So you've got a killer strategy that's ready for customers, competitors, and possible disruptive technology. And you've created and are executing to a plan that harnesses big data for logistics, supply chain, and distribution.
Success is inevitable, right? Wrong. You'll be a flash in the proverbial pan if you neglect five essential, nonanalytic, humanistic factors, according to Rich Karlgaard in his new book The Soft Edge: Where Great Companies Find Lasting Success.
On the basis of his study of dozens of highly successful companies, Karlgaard draws the parallel between personal health and corporate health by showing both as equilateral triangles. Here's the one for personal health:
"That triangle is intuitive. To be truly healthy, you must not only take care of your body and mind but also have a social connection. The lack of that connection is deadly; prisoners in solitary confinement, for instance, often go crazy and try to kill themselves."
According to Karlgaard, companies have a "health pyramid", too:
"Your strategy (market, customer, etc.) is the foundation while the hard edge (supply chain, distribution, etc.) supplies the tactics by which you execute that strategy."
However--and this is essential--without the third side of the triangle, the human side, even the best strategies and tactics fall flat. Here's what you need for long-lasting success:
Trust comes in two varieties: external (whether your customers, partners, and investors trust you) and internal (whether your employees trust you and one another).
Without trust, every activity has to pay a "mistrust tax." Suddenly, lawyers are everywhere, gumming things up. Employees spend more time covering their butts than doing their jobs.
The source of trust, internal and external, doesn't lie in your corporate ethics statement or your brand promise. It lies in consistency. People trust bosses and co-workers who are who they say they are, even if they're jerks.
For example, Steve Jobs was a jerk, but he never pretended to be anything else. Similarly, Jim Goodnight, CEO of SAS, is a famously nice guy creating an environment that regularly wins "best place to work" awards.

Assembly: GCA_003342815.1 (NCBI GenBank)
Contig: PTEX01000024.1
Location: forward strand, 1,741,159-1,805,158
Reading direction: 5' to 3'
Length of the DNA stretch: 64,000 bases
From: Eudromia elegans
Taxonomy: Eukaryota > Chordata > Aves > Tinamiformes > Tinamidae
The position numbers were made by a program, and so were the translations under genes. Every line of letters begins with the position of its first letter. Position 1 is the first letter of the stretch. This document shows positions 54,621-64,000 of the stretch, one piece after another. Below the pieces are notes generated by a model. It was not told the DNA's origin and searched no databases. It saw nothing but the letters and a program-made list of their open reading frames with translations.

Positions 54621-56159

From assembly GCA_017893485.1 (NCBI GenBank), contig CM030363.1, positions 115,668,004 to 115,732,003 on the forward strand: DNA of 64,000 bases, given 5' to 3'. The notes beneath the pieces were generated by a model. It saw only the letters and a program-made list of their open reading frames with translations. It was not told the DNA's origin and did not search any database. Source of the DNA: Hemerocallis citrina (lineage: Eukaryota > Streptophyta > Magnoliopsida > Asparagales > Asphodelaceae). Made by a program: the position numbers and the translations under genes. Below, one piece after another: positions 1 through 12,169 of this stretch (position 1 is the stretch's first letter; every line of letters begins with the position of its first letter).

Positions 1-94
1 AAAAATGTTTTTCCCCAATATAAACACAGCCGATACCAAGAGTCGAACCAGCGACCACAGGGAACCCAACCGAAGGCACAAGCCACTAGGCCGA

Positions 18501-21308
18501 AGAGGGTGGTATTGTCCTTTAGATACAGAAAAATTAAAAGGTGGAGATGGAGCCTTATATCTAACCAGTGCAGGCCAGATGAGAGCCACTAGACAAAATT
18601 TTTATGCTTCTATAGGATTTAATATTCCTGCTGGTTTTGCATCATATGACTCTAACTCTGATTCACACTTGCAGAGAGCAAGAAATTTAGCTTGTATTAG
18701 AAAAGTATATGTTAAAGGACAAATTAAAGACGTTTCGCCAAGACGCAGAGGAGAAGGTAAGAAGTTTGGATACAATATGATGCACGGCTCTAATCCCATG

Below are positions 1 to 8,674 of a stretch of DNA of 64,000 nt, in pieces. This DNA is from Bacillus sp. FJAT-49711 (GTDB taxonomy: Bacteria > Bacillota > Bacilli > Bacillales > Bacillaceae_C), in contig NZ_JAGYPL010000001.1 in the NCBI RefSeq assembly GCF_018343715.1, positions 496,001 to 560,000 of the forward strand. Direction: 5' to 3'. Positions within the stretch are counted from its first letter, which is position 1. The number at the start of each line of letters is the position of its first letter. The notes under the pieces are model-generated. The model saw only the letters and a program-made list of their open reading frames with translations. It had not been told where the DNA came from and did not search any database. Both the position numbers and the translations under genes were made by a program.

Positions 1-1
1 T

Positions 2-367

Despite diametrically opposite management styles, both CEOs built incredibly loyal, effective teams, because their employees knew exactly who they were dealing with. Neither company tolerates hypocrisy.
You already know that smart people are essential to a company's success. However, there's another element of smartness, which is creating an environment where smart people needn't do dumb things in order to survive and thrive.
For example, in the early 1990s, I worked at DEC with some of the smartest people I've ever met. Despite that, though, they acted like idiots, expending vast sums of intelligence in playing pointless internal politics.
Take a look at the most successful companies and you'll find that they give their smart people the opportunity to be smart. Managers in these firms listen--really listen--to what their smart employees have to say.
Whether in high tech, or in something as low tech as selling insurance, when you've got a culture that values people and their native smarts, you end up with better products, more customers, faster growth, and greater staying power.
The concept of teamwork has been practically done to death, but it still remains a corporate attribute that's usually "honored in the breach rather than the observance."
In companies that are all about strategy and the hard edge, teams are where smart people with good ideas get smacked down into mediocrity.
To my mind, the best example here is Microsoft with its incredibly short-sighted "stack ranking" system that encouraged smart people to sacrifice everyone else on the team in order to look good themselves. (Perhaps that explains the weaknesses in a product like Windows 8?)
By contrast, Google by all accounts is really good at setting up teams and letting them run plays without too much management interference. Though the team culture at Google produced a lot of frustrating dead ends, it also created Android--a product that might eventually kill both Microsoft and Apple.
Taste is the most primal of the senses and speaks to the deepest part of who and what we are as human beings. In the context of business, taste isn't what happens on your tongue (unless you're in the food business) but what happens in the gut.
How do people feel inside when they use your product or service? Do they feel like a hero or a fool? Are their spirits exalted or left cold? Do they spread the word or do they shrug it off? Do they love or dread dealing with your company?
These are not analytic questions but deal with the imponderables of human nature. You won't find the answers in big data but instead in the daily practice of empathy, gratitude, and hope.
The final humanistic element is story--not the prepackaged "how we helped our customer" stories that emerge with sad regularity from second-rate marketing groups.
The stories that matter are the human stories, in which real people did something, learning and growing in the process. It might be customers, it might be your CEO, it might be a field sales rep who has learned to believe in the value of what she's selling.
Story is also the story that you tell yourself about yourself, and that every employee tells himself or herself. Story is what gives meaning to everything, both inside and outside the business world.
If those stories are lacking or, worse, depressing, there is simply no amount of strategy and tactics that can make your company great. Same thing with the other four elements. Ultimately, the only way to be more successful is to be more human.
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